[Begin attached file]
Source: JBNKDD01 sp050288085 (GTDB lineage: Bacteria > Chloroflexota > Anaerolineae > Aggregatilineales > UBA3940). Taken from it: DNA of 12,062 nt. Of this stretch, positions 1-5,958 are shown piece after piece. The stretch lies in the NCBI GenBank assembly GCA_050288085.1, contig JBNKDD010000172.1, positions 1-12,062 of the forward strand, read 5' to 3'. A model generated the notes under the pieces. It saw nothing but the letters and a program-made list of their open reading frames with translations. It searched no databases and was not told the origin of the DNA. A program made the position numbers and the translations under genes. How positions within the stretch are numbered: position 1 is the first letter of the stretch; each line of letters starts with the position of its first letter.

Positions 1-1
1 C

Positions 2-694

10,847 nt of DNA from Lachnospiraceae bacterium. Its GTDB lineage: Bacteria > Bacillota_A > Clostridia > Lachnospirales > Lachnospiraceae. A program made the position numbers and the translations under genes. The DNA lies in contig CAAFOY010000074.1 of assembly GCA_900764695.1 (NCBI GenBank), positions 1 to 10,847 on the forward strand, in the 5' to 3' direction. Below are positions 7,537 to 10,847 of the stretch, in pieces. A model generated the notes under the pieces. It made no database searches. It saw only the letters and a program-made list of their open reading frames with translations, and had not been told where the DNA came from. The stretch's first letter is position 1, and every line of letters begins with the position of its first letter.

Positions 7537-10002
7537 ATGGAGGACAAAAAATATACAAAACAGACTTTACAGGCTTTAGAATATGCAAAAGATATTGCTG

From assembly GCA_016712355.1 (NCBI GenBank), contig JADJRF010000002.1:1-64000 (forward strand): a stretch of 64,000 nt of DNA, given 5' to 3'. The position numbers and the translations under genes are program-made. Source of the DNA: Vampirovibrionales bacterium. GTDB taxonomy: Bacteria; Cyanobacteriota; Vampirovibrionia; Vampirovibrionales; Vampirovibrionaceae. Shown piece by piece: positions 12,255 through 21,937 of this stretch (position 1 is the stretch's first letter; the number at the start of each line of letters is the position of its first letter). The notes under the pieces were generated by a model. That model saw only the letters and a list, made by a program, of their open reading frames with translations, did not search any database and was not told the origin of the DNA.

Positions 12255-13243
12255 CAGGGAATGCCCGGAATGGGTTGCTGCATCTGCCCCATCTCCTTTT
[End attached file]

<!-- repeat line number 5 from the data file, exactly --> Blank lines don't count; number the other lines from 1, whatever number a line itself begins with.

10,847 nt of DNA from Lachnospiraceae bacterium. Its GTDB lineage: Bacteria > Bacillota_A > Clostridia > Lachnospirales > Lachnospiraceae. A program made the position numbers and the translations under genes. The DNA lies in contig CAAFOY010000074.1 of assembly GCA_900764695.1 (NCBI GenBank), positions 1 to 10,847 on the forward strand, in the 5' to 3' direction. Below are positions 7,537 to 10,847 of the stretch, in pieces. A model generated the notes under the pieces. It made no database searches. It saw only the letters and a program-made list of their open reading frames with translations, and had not been told where the DNA came from. The stretch's first letter is position 1, and every line of letters begins with the position of its first letter.